We should be thinking about, planning for, and implementing cultural changes to facilitate structural changes.
Family Wellbeing. Parents need to be able to provide for their families without working day and night. They need decent jobs that pay enough so that one job is enough for a family to live on. It has been noted that our ancestors controlled their desires, desiring very little. Our culture does the opposite, increasing desires for things that don't really make us happy but keep us distracted. (See Bishop's book, More.) Maybe the economic downturn is a chance to shift our priorities from acquiring things to getting pleasure from relationships (the focus of our ancestors and many other cultures around the world today).
Family Health. We need to focus on prevention and fostering good health, instead of interventions after things have already gone wrong. This means healthcare that starts babies right, with as little interference at birth as possible. The time around childbirth is a sensitive period for establishing longterm patterns of interaction, including bonding and secure attachment. There should be no genital cutting ('circumcision') in early life as it affects bonding, attachment, pain reception, and breastfeeding success. [Editor's note: U.S. style genital cutting also removes the vital prepuce organ, impacting babies immediately and long term as adults.] Our medical system should be careful and cautious about interfering with natural processes (i.e., breastfeeding, delayed cord clamping, skin-to-skin between baby and mother, etc.) during this period.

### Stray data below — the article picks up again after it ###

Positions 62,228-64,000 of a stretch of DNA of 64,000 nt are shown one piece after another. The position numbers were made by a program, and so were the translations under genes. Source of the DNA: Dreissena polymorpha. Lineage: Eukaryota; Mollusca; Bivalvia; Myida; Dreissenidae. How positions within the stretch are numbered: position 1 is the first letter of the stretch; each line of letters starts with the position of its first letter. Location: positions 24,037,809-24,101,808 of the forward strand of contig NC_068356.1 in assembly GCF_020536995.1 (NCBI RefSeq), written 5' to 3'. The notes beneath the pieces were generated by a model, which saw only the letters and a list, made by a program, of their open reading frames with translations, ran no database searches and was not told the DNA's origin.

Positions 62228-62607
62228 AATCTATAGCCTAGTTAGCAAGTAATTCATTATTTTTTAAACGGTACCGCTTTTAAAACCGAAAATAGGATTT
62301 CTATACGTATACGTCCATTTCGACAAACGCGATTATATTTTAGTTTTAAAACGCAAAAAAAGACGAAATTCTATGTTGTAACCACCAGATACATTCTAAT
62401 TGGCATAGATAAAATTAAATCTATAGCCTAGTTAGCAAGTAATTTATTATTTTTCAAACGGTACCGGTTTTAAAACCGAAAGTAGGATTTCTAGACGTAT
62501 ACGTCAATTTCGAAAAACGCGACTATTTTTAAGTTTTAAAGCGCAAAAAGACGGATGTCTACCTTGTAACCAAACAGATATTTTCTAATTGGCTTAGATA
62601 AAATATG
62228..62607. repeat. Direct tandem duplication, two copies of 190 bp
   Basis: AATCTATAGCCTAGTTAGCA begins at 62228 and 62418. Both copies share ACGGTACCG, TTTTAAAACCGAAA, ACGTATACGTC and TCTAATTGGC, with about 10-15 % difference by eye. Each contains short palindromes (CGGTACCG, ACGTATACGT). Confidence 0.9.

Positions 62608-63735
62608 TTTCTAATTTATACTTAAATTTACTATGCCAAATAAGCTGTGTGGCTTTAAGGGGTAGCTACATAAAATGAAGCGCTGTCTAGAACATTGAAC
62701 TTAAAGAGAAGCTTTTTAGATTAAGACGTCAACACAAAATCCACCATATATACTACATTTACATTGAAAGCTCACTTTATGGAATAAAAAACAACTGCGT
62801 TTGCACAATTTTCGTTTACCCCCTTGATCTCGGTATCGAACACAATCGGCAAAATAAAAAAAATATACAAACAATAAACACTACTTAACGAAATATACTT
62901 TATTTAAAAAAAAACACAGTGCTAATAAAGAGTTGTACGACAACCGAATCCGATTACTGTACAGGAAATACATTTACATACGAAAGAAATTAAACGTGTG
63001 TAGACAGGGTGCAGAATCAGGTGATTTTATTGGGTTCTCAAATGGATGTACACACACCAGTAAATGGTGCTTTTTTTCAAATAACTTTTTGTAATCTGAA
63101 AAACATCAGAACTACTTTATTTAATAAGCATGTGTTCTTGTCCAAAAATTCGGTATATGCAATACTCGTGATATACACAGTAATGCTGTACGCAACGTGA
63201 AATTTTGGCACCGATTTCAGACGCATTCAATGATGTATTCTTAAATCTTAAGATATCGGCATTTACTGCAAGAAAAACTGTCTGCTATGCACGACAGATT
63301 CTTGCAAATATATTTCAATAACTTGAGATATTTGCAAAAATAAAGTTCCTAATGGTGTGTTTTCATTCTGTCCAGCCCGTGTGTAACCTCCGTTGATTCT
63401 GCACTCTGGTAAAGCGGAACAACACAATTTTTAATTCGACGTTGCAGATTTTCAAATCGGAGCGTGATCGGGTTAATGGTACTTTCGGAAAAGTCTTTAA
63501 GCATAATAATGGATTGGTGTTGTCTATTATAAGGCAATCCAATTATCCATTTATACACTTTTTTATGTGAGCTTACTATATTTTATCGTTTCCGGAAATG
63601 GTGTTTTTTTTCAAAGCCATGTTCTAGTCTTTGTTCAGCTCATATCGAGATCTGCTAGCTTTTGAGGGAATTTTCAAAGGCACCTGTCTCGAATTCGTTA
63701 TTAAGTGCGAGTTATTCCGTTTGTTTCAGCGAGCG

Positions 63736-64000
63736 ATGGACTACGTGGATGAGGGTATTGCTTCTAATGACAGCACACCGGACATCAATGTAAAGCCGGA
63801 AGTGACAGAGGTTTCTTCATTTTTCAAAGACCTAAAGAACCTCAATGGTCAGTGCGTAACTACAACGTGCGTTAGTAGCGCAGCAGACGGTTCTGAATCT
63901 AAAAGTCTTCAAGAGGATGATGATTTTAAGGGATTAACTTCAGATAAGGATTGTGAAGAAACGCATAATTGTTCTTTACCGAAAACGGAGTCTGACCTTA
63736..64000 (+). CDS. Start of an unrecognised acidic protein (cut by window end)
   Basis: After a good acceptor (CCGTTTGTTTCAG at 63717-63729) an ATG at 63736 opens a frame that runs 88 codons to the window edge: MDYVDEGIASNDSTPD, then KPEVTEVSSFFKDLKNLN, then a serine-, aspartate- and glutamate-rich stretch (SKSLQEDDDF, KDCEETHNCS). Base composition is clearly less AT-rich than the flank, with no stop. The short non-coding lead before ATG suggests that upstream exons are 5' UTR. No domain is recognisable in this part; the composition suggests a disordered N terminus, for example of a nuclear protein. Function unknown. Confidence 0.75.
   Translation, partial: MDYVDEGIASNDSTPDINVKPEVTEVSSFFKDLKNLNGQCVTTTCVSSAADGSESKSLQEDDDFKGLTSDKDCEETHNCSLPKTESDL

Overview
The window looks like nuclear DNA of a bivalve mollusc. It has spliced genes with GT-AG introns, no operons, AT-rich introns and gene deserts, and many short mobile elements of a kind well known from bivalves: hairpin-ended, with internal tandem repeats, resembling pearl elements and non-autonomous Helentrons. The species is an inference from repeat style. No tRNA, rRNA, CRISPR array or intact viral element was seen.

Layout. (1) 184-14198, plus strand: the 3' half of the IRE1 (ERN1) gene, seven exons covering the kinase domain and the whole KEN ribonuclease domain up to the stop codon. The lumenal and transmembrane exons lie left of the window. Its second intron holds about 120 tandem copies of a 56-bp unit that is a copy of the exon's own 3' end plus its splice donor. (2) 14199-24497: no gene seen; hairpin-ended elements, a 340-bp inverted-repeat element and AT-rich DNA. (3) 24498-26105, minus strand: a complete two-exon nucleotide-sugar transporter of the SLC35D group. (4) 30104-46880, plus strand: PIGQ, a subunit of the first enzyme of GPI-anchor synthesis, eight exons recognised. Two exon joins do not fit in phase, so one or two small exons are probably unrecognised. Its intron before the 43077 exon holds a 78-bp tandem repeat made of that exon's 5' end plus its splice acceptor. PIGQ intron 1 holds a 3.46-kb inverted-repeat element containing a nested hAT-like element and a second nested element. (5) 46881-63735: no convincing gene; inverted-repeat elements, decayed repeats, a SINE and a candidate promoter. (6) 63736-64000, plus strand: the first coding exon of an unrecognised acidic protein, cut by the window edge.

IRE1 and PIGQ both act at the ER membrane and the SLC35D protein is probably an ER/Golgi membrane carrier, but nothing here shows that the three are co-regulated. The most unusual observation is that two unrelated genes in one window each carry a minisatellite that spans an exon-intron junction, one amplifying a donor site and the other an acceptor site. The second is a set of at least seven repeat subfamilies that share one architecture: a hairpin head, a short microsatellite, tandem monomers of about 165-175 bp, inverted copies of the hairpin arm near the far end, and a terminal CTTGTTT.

Family Time. Parents need time to be with their children in positive ways and both need time with supportive community members. Having community nurses who visit new mothers in their homes is a proven way to improve childrearing. Trust is fostered in early life through responsive care - to always have our needs met, even during times when mom needs a break. If most of us did not get the nearly constant support needed as babies and young children, with little distress, chances are we are not very trusting as adults. And indeed, trust levels in the United States have been decreasing over the last decades. We will have to figure out how to slow ourselves down enough to pay attention to our neighbors in positive ways and build the trust that comes from familiarity in supportive communities.
Caregiver Attention. Young children need responsive parents or else their brains, bodies, and sociality are undernourished. Parents who are well themselves, and calm, who are secretly attached with their child, and who have time for an emotional connection with their child are better able to be attentive -- which is just what children need. This does not mean intrusive, controlling, insensitive attention, but respectful, honoring attention that responds sensitively to a child's emotional cues.